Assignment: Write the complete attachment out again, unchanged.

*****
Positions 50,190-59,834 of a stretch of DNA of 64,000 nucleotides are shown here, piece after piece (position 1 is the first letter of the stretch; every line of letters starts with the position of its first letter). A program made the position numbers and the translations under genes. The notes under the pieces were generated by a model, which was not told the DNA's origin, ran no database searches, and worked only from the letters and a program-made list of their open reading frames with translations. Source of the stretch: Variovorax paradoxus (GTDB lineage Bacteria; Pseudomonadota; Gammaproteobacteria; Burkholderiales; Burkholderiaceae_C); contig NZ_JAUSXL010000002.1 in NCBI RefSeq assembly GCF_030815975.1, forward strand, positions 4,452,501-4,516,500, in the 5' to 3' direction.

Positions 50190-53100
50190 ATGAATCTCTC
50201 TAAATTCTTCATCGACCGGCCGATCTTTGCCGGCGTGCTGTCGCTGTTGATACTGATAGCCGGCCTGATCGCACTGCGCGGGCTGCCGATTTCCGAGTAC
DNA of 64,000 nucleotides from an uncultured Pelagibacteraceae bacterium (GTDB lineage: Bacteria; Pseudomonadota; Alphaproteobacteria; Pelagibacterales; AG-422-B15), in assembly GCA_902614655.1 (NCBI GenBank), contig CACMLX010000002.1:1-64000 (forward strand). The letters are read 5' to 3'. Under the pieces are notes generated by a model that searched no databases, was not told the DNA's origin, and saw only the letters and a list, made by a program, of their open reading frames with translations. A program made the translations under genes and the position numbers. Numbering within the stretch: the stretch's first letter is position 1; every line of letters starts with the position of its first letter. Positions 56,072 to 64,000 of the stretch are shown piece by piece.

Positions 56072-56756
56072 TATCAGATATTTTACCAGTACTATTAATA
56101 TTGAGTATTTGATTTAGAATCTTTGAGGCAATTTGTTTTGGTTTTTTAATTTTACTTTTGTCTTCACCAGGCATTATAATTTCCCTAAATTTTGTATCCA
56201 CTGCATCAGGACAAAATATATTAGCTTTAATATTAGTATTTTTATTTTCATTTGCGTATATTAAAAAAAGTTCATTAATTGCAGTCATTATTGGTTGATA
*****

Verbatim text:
Positions 50,190-59,834 of a stretch of DNA of 64,000 nucleotides are shown here, piece after piece (position 1 is the first letter of the stretch; every line of letters starts with the position of its first letter). A program made the position numbers and the translations under genes. The notes under the pieces were generated by a model, which was not told the DNA's origin, ran no database searches, and worked only from the letters and a program-made list of their open reading frames with translations. Source of the stretch: Variovorax paradoxus (GTDB lineage Bacteria; Pseudomonadota; Gammaproteobacteria; Burkholderiales; Burkholderiaceae_C); contig NZ_JAUSXL010000002.1 in NCBI RefSeq assembly GCF_030815975.1, forward strand, positions 4,452,501-4,516,500, in the 5' to 3' direction.

Positions 50190-53100
50190 ATGAATCTCTC
50201 TAAATTCTTCATCGACCGGCCGATCTTTGCCGGCGTGCTGTCGCTGTTGATACTGATAGCCGGCCTGATCGCACTGCGCGGGCTGCCGATTTCCGAGTAC
DNA of 64,000 nucleotides from an uncultured Pelagibacteraceae bacterium (GTDB lineage: Bacteria; Pseudomonadota; Alphaproteobacteria; Pelagibacterales; AG-422-B15), in assembly GCA_902614655.1 (NCBI GenBank), contig CACMLX010000002.1:1-64000 (forward strand). The letters are read 5' to 3'. Under the pieces are notes generated by a model that searched no databases, was not told the DNA's origin, and saw only the letters and a list, made by a program, of their open reading frames with translations. A program made the translations under genes and the position numbers. Numbering within the stretch: the stretch's first letter is position 1; every line of letters starts with the position of its first letter. Positions 56,072 to 64,000 of the stretch are shown piece by piece.

Positions 56072-56756
56072 TATCAGATATTTTACCAGTACTATTAATA
56101 TTGAGTATTTGATTTAGAATCTTTGAGGCAATTTGTTTTGGTTTTTTAATTTTACTTTTGTCTTCACCAGGCATTATAATTTCCCTAAATTTTGTATCCA
56201 CTGCATCAGGACAAAATATATTAGCTTTAATATTAGTATTTTTATTTTCATTTGCGTATATTAAAAAAAGTTCATTAATTGCAGTCATTATTGGTTGATA